Quick definitons: "Vegetarian" is generally used to describe somebody who doesn't eat meat–meat here meaning of animal origin: fish, shellfish, fowl, beef, pork, lamb, snake, alligator, rat, et al, but who can consume dairy products and ova. So, butter, cheese, milk, cream, eggs, like that.
"Vegan" is applied to one who eschews all animal products.
One can be a vegetarian but not a vegan. I'm not either, but I have altered my diet in those directions. Let's face it, animal fat tastes great, but it's not good for you. (We won't get into the morality question, that's your business. Nobody likes an obnoxious vegan, and it often seems, that term is redundant ipso facto ...)
Then again, my altered diet notwithstanding, Tuesday, I had lunch with an old friend and we went to an upscale diner in Portland. Along with my fried chicken and mac 'n' cheese, I had a bacon/bourbon/maple syrup vanilla milkshake. You can't believe how good that was. The bacon was actually just a postage-stamp-sized bit stuck into the top as a garnish, and the shake was thick enough so the straw wouldn't deliver it. Yeah, I'm cutting way down on milk products, but now and then, the call of the bad health is powerful ...
Um. Back to the Lotus:
On the face of it, this vegan stuff might sound, at the least, strange, and a skeptic might suppose, even, vile. Roots, twigs, bark, and nettles? Right. Rabbit food. Eat the bunny instead ...
Not necessarily so. I got the whiskey-ginger barbecue sandwich, and it was good enough so I'd get it again.
(I was going to get the falafel wrap, but I was a little leery of the collard green "bread" itself; I'll risk it next time.)
The thing with vegan or vegetarian fare has, for me, been about consistency. You can make a tasty bean-burger patty, but if it chews like, well, mashed beans? It doesn't satisfy that meat-eater's desire to use the fangs and not just the grinders. For a long time, that's been the alpha and omega of vegetarian burgers, and big deal.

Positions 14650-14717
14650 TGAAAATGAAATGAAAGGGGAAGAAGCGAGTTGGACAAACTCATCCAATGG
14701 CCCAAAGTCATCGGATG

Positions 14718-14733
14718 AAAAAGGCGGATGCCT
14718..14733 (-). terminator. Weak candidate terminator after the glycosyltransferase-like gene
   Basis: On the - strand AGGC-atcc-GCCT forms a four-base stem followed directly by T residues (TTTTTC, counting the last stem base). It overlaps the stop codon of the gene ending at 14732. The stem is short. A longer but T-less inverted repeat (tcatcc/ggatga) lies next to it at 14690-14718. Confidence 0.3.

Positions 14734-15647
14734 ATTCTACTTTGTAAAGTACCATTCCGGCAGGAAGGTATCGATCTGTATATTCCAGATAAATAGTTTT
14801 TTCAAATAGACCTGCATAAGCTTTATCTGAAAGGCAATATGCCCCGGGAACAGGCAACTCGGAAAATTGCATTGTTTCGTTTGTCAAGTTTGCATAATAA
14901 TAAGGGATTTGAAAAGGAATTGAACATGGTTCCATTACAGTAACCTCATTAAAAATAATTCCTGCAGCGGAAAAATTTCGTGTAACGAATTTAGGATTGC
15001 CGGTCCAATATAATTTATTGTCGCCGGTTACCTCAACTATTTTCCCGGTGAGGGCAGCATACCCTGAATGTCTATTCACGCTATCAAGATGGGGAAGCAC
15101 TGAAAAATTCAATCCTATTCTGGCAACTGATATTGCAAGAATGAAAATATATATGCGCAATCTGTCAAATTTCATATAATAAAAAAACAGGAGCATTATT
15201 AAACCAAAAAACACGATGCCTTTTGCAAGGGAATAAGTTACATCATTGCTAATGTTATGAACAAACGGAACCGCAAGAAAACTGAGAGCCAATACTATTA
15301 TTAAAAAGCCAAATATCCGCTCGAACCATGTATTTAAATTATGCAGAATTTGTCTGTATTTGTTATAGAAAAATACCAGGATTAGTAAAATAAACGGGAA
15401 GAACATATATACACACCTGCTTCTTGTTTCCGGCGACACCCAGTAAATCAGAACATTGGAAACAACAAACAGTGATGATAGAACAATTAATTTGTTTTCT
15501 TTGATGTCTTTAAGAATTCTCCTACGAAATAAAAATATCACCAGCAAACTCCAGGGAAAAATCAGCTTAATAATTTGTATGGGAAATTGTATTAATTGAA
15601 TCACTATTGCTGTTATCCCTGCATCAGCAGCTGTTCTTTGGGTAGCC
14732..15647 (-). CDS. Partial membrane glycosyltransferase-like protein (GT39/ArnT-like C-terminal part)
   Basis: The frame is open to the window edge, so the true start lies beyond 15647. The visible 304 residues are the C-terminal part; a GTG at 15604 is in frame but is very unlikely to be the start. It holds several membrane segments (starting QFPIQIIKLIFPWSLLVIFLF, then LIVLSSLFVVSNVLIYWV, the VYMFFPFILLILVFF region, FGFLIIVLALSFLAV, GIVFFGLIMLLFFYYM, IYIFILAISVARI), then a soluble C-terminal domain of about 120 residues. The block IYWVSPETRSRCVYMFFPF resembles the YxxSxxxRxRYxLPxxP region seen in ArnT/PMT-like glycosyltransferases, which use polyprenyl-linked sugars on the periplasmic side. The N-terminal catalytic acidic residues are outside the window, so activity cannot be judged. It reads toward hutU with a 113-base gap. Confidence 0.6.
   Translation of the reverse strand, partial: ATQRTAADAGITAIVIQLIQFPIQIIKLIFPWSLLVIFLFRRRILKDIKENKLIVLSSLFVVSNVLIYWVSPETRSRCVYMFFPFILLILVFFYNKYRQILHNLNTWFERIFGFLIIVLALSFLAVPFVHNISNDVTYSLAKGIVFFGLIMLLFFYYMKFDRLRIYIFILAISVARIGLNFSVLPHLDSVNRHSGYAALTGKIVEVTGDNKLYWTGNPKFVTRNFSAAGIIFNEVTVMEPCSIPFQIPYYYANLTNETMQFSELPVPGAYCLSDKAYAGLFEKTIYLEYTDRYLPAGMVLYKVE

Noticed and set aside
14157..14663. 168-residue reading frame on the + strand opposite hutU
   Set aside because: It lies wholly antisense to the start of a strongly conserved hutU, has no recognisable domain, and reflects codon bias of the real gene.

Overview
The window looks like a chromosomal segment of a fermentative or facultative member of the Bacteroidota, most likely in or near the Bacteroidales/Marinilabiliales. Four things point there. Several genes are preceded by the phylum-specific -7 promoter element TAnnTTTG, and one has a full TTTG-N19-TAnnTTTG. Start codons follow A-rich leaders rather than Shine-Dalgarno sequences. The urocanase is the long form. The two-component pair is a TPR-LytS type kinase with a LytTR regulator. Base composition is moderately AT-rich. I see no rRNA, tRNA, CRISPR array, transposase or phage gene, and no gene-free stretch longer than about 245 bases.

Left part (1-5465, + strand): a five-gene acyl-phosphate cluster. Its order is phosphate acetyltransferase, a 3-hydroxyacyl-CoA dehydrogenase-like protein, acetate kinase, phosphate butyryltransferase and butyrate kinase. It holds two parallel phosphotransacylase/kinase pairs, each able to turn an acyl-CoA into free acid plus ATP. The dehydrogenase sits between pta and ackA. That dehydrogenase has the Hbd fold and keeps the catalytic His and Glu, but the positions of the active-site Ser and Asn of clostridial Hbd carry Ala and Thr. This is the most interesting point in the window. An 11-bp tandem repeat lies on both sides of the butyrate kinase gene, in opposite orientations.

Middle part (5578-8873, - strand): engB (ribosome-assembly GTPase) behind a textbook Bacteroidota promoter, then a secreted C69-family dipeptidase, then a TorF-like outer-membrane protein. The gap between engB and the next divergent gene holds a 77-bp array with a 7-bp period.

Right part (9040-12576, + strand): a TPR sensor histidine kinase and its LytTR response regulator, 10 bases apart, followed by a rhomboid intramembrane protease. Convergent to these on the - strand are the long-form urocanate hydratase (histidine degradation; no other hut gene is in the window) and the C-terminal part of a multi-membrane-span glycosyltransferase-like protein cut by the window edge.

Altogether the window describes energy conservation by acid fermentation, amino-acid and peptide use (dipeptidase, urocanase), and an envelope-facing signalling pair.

That's changing. We found a faux-chicken sandwich recently that was close enough to make you wonder if they'd sneaked real chicken onto the bun; this experience was like that.
No, they haven't made soy curls that will make you think you are eating pulled-pork; however, they have made them chewy enough–even "meaty"–that they are satisfying that way. And the use of spices has gotten ever so much better with such fare.
The biggest drawback I can see at the current state is the cost. Faux-meat is spendier than the real stuff in most instances. And you can't find it everywhere.
Nope, it's not quite the same experience as chowing down on a great bloody steak or pork chop, but it's getting closer, and I'm guessing we aren't far removed from the days when a blind taste test will fool more people than not. When Mickey D's starts serving them as a permanent menu item throughout the chain? That's how you'll know the day has come.
Be real interesting to see how many people make the switch when that happens.